Did you remember to start your garden this spring?
In our long, cold spring, it was easy to forget to plant the seeds that will blossom this summer. In fact, June is typically peak garden season and experienced gardeners are enjoying those spring efforts and watching their gardens thrive.
However, don’t worry if you didn’t get around to planting some seeds in the spring. There are plenty of methods to enjoy a prosperous home garden this summer.
For example, as you admire the native flowers starting to bloom and hear the buzzing bees, there is still time to plant some vegetable seeds that will provide some fresh produce in the summer.
Plan Your Home Garden
It all starts with a plan.
There are two main types of plants: perennials and annuals.
- Perennials live for more than two years and should be spaced about 18 inches apart, which provides sufficient room for new growth, along with making the garden look full.
- Annuals live for a year, from seed to blossom, and easily add color to gardens that would otherwise be full of dead space.
Part of the garden plan is a notebook, or place to capture your dream garden. It helps to plan what types of plants (flowers and/or edibles) and color scheme. The notebook can capture other plants you discover and act as a reminder to add them in future years.
The final part of the plan is a simple calendar (which helps remind you to plant those seeds in the spring) that provides reminders throughout the growing season. For example, many gardeners note things like:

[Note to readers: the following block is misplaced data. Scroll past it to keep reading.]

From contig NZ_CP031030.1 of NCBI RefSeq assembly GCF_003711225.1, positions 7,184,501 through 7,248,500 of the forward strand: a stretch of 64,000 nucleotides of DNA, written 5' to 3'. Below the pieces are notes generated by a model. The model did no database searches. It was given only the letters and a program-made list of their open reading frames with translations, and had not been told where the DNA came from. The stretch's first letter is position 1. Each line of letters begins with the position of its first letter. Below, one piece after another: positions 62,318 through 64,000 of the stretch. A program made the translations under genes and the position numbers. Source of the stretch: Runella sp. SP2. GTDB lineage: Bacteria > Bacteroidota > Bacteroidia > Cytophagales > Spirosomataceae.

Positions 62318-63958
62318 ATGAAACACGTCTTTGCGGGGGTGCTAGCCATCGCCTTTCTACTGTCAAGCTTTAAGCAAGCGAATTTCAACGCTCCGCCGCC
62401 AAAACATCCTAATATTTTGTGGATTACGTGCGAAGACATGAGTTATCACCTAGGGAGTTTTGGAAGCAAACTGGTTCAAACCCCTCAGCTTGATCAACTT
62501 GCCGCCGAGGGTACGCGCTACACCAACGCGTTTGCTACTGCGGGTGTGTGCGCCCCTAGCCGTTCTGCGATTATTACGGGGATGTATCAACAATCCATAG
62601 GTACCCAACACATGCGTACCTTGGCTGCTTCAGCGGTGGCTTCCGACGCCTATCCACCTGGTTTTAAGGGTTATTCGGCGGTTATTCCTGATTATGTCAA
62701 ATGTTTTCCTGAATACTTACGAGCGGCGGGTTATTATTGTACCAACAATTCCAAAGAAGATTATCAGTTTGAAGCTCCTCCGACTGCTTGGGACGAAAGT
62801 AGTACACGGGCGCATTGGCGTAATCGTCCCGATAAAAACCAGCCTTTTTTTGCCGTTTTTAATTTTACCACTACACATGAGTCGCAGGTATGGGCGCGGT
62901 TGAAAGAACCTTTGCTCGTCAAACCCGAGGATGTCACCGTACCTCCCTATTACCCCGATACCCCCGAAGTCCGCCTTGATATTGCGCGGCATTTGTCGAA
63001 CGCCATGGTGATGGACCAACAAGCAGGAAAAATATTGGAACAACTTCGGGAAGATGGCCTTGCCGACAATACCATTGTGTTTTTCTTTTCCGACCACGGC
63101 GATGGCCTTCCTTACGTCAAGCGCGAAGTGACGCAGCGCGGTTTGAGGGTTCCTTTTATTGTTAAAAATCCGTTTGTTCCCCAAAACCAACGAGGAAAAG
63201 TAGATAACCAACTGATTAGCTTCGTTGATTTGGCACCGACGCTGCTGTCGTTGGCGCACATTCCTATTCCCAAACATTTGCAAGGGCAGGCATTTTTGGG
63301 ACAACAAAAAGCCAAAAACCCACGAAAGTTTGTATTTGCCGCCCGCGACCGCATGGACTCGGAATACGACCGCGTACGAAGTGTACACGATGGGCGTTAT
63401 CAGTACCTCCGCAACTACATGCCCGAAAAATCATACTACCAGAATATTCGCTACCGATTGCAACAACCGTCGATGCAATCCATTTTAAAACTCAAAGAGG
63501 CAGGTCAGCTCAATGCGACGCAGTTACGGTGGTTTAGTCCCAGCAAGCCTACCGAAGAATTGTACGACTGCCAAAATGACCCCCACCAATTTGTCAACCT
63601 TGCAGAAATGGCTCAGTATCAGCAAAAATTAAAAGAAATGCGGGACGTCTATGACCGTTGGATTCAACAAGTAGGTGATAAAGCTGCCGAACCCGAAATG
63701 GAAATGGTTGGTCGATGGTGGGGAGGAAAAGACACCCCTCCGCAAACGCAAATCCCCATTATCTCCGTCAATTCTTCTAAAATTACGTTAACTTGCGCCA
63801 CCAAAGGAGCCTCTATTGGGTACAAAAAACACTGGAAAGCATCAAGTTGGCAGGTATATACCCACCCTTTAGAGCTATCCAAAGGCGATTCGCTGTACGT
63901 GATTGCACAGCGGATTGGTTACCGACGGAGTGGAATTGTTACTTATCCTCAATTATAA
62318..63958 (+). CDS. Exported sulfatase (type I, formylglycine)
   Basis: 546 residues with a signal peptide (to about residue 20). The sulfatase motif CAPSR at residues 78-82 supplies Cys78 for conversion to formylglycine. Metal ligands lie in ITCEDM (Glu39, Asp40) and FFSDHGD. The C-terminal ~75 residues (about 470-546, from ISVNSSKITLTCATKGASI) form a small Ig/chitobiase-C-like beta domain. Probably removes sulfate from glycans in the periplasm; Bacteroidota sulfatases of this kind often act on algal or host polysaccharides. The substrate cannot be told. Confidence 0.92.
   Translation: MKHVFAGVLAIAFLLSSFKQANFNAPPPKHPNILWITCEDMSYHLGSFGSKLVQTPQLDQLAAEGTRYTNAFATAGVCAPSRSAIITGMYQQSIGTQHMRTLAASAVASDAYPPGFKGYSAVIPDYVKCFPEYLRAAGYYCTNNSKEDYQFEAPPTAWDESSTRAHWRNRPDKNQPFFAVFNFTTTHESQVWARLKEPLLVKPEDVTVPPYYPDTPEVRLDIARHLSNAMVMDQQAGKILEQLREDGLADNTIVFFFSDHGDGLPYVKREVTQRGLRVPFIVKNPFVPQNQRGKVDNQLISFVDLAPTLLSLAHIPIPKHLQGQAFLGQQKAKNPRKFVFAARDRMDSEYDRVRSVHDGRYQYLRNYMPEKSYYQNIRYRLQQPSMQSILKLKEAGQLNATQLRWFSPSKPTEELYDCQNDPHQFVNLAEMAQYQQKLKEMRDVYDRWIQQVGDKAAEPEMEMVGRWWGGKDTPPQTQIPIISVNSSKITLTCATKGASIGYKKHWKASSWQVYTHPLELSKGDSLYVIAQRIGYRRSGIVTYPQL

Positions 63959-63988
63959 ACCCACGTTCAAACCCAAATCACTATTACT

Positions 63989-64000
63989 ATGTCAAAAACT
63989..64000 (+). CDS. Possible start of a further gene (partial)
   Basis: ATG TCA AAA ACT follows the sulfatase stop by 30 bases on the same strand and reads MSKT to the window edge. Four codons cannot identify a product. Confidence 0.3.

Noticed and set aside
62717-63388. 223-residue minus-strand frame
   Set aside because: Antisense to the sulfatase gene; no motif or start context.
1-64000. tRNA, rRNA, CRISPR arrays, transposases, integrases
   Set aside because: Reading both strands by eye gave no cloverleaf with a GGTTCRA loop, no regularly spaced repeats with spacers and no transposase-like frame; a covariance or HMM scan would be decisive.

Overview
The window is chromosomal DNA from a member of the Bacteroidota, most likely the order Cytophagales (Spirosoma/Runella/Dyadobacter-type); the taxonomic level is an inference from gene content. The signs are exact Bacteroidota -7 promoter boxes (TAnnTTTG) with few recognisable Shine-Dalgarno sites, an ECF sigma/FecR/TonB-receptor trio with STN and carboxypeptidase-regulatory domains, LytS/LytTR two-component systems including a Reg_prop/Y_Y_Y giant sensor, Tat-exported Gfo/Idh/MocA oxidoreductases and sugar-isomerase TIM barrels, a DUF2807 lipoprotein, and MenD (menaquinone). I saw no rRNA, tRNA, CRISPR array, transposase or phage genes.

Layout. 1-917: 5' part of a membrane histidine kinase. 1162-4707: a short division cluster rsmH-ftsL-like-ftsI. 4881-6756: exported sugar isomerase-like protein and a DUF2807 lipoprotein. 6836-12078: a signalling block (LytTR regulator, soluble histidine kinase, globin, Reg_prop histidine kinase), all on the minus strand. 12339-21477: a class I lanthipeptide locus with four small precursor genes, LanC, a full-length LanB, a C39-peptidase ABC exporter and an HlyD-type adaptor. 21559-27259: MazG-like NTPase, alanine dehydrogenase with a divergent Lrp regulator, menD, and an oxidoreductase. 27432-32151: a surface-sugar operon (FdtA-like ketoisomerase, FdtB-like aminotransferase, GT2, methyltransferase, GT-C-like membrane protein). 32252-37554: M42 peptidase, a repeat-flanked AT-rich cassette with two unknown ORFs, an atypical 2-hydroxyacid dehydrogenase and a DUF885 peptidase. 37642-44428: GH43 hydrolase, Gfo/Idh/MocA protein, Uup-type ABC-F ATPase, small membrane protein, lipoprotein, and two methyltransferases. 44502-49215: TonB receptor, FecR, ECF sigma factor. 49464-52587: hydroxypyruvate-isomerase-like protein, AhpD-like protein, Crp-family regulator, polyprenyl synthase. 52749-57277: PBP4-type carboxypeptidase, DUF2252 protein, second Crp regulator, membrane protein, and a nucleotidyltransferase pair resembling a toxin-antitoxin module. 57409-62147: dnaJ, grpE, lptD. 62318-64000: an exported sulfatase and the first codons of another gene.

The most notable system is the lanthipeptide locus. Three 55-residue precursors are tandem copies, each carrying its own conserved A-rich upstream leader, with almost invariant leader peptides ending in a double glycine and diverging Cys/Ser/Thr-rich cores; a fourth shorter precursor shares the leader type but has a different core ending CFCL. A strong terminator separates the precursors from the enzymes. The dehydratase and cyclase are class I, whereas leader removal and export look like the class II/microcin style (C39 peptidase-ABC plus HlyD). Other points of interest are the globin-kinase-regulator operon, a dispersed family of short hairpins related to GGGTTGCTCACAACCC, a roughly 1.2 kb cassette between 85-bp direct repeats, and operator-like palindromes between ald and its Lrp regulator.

- fertilizing schedule (every six-to-eight weeks throughout the growing season).
- pruning schedule (in the fall after the summer heat passes).
- additions to the garden (certain bulbs should be planted in the fall).
Basic Garden Tools
With a plan in hand, then you’ll need to proper tools to actually tend to the garden. After all, the proper tools makes garden chores more pleasant. However, keep in mind that you don’t need to stock your toolshed on day 1, the basics should keep your garden running smoothly.
- Gardening gloves – find a pair that feels comfortable and protects against thorns.
- Shovel – essential for preparing sizable garden beds and for digging holes for trees, shrubs and large plants.
- Trowel and weeding tool – small tools to dig holes and pull weeds out at the root.
- Long garden hose and spray nozzle – select a hose long enough to comfortably reach each of the main areas of your garden.
- Hand pruner – sharp clippers used to trim branches and cut back woody plants.
- Metal rake – effective way to spread mulch and prepare beds for planting.
- Leaf rake – the flexible plastic or bamboo helps gather leaves.
Basic Garden Tips
The experienced gardener learns some tricks of the trade over years of practice and patience. However, if you are looking to jumpstart your garden and start growing this summer, then there are some helpful tips!
- Line the back of your car with a plastic tarp and a small step ladder. Place fragile plants between rungs to protect them during the ride home.
- Add some food coloring to the rain gage to easily read the gage.
- Lighten heavy pots by filling the pot one-third to one-half full with packing peanuts. Be sure to place a piece of landscape fabric on top of the packing peanuts and then layer on your potting soil.